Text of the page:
Urban Idiocy: Brilliant ideas that ruined our cities – part five
Much urban idiocy comes from the misapplication of a good idea, and there is no better idea than the idea of a neighbourhood. Indeed, The Academy of Urbanism has a Great Neighbourhood Award and over the last 10 years has shortlisted, visited and written about 30 of them.
It’s true they were not all neighbourhoods, not in the strictest sense of the word – many were city quarters which were home to very few neighbours. However, we can surely agree that neighbourhoods are good. Places where neighbours know each other, where there are resilient community ties and a strong sense of identity. This should surely be something that we seek to create when planning cities?
The problem is that in order to do this the planning system has a tendency to try and codify the good idea, invariably killing it in the process. With the neighbourhood this started in the 1920s in New York. At the time the number of cars in the city was increasing exponentially but people hadn’t yet developed any road sense and new fangled ideas like traffic lights and pedestrian crossings were yet to catch on. The result was carnage and at one point a child a day was being killed in New York by the car.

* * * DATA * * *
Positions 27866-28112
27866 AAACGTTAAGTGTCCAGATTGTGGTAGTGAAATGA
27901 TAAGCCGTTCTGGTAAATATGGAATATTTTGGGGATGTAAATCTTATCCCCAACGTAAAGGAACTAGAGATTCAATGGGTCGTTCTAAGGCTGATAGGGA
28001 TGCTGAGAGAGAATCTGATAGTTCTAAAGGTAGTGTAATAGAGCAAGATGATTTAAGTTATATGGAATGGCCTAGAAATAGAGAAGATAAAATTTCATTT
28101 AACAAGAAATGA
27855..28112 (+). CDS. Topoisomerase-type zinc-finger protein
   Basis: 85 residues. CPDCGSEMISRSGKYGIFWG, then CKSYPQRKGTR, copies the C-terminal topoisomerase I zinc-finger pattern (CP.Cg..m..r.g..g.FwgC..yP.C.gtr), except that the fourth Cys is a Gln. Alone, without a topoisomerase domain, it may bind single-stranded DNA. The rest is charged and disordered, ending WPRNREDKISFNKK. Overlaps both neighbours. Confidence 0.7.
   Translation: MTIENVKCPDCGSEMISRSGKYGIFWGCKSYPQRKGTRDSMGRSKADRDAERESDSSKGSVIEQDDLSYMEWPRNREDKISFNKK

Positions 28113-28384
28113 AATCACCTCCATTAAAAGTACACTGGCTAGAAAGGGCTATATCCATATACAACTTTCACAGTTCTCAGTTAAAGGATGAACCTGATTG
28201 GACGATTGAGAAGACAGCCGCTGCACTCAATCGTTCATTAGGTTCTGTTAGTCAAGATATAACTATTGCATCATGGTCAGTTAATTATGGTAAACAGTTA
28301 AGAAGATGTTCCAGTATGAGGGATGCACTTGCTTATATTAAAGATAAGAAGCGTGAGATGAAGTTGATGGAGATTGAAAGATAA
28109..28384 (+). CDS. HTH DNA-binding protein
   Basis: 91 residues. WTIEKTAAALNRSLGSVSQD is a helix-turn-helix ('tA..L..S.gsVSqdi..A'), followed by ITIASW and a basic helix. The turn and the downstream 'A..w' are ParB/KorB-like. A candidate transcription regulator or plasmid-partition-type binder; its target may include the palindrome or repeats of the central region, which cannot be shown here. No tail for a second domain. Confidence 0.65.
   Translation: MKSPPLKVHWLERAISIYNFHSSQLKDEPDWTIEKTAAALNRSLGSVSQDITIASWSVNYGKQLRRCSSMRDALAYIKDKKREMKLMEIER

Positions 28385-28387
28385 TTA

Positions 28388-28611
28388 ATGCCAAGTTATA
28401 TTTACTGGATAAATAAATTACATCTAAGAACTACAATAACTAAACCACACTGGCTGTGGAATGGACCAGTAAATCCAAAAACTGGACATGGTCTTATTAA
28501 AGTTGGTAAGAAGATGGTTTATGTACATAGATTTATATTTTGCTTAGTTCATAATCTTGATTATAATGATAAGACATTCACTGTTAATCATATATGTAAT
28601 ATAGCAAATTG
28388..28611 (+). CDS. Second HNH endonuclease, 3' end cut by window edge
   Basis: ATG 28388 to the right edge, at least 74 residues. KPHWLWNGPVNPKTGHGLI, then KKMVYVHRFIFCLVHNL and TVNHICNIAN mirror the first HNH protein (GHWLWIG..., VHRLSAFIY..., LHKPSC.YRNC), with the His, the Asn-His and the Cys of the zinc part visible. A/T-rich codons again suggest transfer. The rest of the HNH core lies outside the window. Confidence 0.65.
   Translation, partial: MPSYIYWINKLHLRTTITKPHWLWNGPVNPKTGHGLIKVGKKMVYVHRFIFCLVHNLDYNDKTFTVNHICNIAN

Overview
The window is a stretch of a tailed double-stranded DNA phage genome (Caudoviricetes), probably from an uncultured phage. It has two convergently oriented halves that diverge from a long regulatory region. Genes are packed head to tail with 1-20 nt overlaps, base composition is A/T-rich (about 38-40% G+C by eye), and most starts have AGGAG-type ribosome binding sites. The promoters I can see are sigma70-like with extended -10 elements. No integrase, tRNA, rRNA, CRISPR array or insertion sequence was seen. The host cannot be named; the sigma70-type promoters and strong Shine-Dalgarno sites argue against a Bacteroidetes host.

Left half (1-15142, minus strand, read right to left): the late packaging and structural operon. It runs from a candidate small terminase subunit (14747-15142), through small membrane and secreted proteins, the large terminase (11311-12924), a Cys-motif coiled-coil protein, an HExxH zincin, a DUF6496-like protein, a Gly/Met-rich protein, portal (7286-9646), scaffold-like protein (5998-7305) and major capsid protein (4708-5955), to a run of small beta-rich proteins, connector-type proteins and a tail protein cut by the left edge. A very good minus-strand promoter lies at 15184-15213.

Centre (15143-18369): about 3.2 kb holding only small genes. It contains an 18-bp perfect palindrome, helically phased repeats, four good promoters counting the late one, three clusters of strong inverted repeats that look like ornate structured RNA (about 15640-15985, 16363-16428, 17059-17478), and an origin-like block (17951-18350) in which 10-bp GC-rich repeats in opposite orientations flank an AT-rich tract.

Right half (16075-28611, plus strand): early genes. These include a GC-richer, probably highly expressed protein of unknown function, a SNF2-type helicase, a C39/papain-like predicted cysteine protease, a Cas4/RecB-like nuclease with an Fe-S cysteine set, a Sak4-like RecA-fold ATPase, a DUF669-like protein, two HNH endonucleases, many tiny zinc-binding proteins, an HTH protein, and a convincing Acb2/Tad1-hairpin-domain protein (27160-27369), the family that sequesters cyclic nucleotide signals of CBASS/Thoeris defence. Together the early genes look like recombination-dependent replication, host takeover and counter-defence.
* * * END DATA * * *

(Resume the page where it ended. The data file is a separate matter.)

We have written about this before in relation to Rayburn layouts (The Idiot 1). It is easy to forget that the accident rate in the early days of motoring was vastly higher than it is today and many planning innovations of the time were designed to stop the bloodshed – such as the Neighbourhood Unit.
This started with playgrounds. A New York City planner called Clarence Perry suggested that the city should build playgrounds to provide an alternative to children playing on the street. He developed a formula suggesting how many playgrounds the city needed and this in turn was used to divide the city into neighbourhoods. He went on to design a spatial framework for these neighbourhoods, each of which would be bounded by main traffic routes but with no through-traffic, allowing the playground to be built in the traffic-free heart of the resulting super-block.
Perry soon realised he was onto something and developed the notion of the ‘neighbourhood unit’. (The attachment of a word such as ‘unit’ to a concept as wholesome as a neighbourhood is a sure sign that idiocy is in the offing). The idea was set out in Perry’s 1929 monograph, The Neighbourhood Unit: A scheme for the arrangement of family life and community.
This proposed an ideal neighbourhood unit based on a particular population with a measured-out set of community facilities such as a primary school and community centre alongside the central playground. All designed as an inward facing unit, freed from through-traffic and surrounding main roads.